to Deane, and many honest truths are told and properly pressed. It
wounded the party very deeply I fancy, and there was no other way to
prevent the public effects it would certainly have had otherwise, And
will yet in a great degree, for I am informed that the people here do
by no means agree with Congress in their general condemnation of these
papers. As for the noise about its being said that the United States
might make treaty with England with[ou]t the consent of their Ally if
war was not declared-I do not believe that any one Man of sense, or
member ever said or thought anything like it. Tis mere pretense. For
myself I know that I would sooner cease to live than I would agree in
any manner or for any pretext to desert our Ally for whom I feel
infinite gratitude and reverence. You know perfectly well how long and
how ardently my Soul has panted after this connection with France.
Perhaps there was not another man in America so enthusiastically
strenuous for the measure as myself. Indeed as Shandy says it was my
Hobby Horse. And now a pack of rascals would insinuate (for their
private purposes) that I would injure the measure I have been so
uniformly and so warmly promoting. Two days ago I recd. your letters of
6 & 29th Septr. & 14 Novr. & our brothers of 15 & 21 of
October. That is one copy of each. I understood there are letters for
me from you both at Philadelphia with F.L.L. I have not time now to
write to Mr. Wm. Lee. Therefore I pray you to give him the contents of
this letter, and tell him we will consider maturely about selling his
estate. I do not think it will now be done. We have not yet indeed
received his powers-[…] continues. He has put about 2200 pounds
of our brothers money in the Loan Office. The Tobo. of last year is not
yet sold. The Loan Office certificates are transferable and do pass in
circulation. They [are a] very vendible commodity. The pub pays the
principal in 3 years and t[he] interest of 6 pr. Cent annually. But a
tax in our State takes off one pr. Cent on the interest both in the
Loan Office & all other interest. I will write again by the first
opportunity, but I could not omit this, which I believe to be a good
one, as Capt. Robinson is a most worthy Man, and is a Captain in the
Continental Navy. We are filling up our Regiments and preparing for
another Campaign. We hear that since the repulse at St. Lucia, the
Count D’Estaing has been reenforced and has retaken St. Lucia &
taken St. Vincents with four English Frigates. I believe and hope this
is true. Admiral Byron has been so long sailed with 9 ships, tis sa[id]
for the W. Indies, and not heard of that we begin to entertain h[opes]
that some of these high gales of wind, that have been so frequent
within these 4 months past, have done his business for him. God of his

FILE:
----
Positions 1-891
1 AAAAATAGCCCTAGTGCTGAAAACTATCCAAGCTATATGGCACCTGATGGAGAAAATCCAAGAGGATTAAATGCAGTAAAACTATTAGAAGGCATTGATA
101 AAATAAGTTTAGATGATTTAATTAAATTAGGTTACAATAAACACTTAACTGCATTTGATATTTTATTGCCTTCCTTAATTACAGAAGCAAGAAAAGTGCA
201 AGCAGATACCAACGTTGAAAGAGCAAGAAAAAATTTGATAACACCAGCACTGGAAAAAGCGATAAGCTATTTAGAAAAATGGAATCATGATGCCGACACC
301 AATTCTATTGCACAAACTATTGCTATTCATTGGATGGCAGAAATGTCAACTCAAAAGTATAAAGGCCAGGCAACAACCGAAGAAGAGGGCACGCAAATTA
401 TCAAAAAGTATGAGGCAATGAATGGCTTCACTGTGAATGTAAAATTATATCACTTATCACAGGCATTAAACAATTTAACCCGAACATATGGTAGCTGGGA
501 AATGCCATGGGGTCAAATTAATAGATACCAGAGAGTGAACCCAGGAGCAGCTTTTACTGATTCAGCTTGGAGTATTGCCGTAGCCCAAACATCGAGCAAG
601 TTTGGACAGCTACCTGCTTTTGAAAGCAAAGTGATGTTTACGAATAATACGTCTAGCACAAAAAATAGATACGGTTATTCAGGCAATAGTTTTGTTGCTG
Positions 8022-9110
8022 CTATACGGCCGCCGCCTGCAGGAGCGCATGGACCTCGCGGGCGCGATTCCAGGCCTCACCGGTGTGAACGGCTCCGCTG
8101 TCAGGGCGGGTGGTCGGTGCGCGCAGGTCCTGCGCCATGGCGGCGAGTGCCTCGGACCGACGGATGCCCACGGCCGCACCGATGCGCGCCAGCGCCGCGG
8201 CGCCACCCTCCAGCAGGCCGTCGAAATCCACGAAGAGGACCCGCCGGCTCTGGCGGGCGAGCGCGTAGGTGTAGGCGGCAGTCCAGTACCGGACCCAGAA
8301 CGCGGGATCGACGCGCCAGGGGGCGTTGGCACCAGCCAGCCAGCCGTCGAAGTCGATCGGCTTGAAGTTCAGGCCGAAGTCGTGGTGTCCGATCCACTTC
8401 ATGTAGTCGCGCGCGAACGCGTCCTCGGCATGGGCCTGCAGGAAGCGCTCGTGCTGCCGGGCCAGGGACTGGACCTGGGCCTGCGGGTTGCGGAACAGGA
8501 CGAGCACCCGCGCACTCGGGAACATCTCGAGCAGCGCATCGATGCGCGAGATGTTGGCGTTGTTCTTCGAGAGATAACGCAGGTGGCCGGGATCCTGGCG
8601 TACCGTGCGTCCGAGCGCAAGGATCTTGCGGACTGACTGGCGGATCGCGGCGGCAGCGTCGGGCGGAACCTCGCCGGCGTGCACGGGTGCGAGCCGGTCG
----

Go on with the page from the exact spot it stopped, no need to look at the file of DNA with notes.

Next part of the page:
infinite mercy grant it may be so. Nothing could save the common cause
so much as stopping these abominable intrigues and factions here. And
as Mr. {Gerard} has much (influence with} the
{intriguers}8 if [they] were {instruct}ed to
{discontinue} it, a very happy consequence wd. f[ollow].

For my part, I see so clearly that the Man who serves the public honestly
has so many enemies and persecutors, and I am so worn down in the
public service that I am resolved to send my resignation to our
Assembly next April. My family suffers immensely by my absence, and I
have now 7 children and another coming to take care of. Let Ludwell
come as soon as you think him qualified to pu[rsue] here the study of
the practical part of the Attorneys business and to in[form] himself of
the Municipal law of this State – I mean when his foun[datio]n is well
laid. Propose to my brother Wm. to send Thom, if he approves and thinks
the expence will be warranted by the prospects, to settle an
acquaintance in Holland & the ports of France, perhaps Spain, so as
to get consignments when he returns here qualified, which I wish may be
soon as possible. He should be impressed before he goes on such a Tour,
if he does go, with the necessity of much gravity, sobriety, and
attention to business wherever he is – And to take Memorandums of their
Trading customs wherever he goes.

I am most affectionately and faith[fully] yours.

R.H.L.

P.S. Take all imaginable pains effectually to vindicate your own
char[acter].

It would be of infinite consequence to get the Dutch into our Alliance
and the acknowledgment of our Independence.

Mrs. Lee of this place desires love to her Aunt and to hear from her.
Colo. H. Lee would be glad you could drop … a letter with a
State of Deanes misconduct which he will promulgate. Send me some more
Bark and tell Mr. Wm. L[ee we] shall suffer greatly at Chantilly witht.
4 pieces of Shirting Linnen.

Notes:

Lee ManuscriptsHoughton Library

Printed in James Curtis Ballagh, The Letters of Richard Henry Lee, Volume 2, 1779 – 1794, pp. 30 – 31.

1 Lee was en route to Philadelphia, where he resumed his seat in Congress on 20
February. See JCC, 13:214. The previous day he wrote a letter to
Gov. Patrick Henry, from “Belleview,” which is in the Roberts
Collection, PHC; and James Curtis Ballagh, The Letters of Richard Henry Lee, Volume 2, 1779 – 1794, 2:27 – 35.

2 See Richard Henry to Arthur Lee, 27 October 1778

3 That is, brother.

4 The antecedent reference is probably Francis Lightfoot Lee, who was
apparently mentioned in the passage torn from this sentence in the
manuscript. Burnett conjectured that the original sentence might have
read “As I came [down I rnet our brother Frank going] up to Congress
where he has been ever since.” Burnett, Letters, 4:65.

5 See Richard Henry Lee to William Maxwell, 29 August 1778.

6 Words printed in braces in this text were written by Lee in cipher.

7 That is, William Carmichael.

8 RC damaged; the surviving legible digits and the meaning of this sentence
suggest that Lee here wrote “intriguers.” For the cipher used by the
Lees, and the conjectural element involved in deciphering their
correspondence, see these Letters, 9:654n.2.